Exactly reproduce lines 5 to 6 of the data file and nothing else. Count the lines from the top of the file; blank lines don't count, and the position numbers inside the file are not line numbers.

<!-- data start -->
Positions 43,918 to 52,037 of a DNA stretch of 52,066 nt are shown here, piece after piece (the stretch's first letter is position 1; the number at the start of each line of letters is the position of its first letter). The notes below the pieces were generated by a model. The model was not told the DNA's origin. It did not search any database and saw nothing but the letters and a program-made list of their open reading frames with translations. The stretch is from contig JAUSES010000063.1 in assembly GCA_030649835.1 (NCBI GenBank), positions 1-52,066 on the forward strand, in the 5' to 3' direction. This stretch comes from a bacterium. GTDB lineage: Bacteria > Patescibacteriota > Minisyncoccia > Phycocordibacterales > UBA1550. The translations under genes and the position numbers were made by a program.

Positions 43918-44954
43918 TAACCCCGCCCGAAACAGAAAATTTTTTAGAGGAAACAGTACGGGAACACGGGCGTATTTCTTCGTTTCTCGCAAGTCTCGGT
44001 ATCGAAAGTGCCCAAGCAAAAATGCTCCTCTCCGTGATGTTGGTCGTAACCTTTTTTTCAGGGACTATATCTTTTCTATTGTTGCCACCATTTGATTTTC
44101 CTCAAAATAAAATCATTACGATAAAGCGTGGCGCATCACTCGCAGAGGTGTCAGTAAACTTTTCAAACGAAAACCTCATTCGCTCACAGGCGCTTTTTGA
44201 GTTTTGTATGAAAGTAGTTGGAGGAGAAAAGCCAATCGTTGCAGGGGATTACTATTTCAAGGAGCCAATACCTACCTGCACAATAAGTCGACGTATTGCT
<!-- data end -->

44101 CTCAAAATAAAATCATTACGATAAAGCGTGGCGCATCACTCGCAGAGGTGTCAGTAAACTTTTCAAACGAAAACCTCATTCGCTCACAGGCGCTTTTTGA
44201 GTTTTGTATGAAAGTAGTTGGAGGAGAAAAGCCAATCGTTGCAGGGGATTACTATTTCAAGGAGCCAATACCTACCTGCACAATAAGTCGACGTATTGCT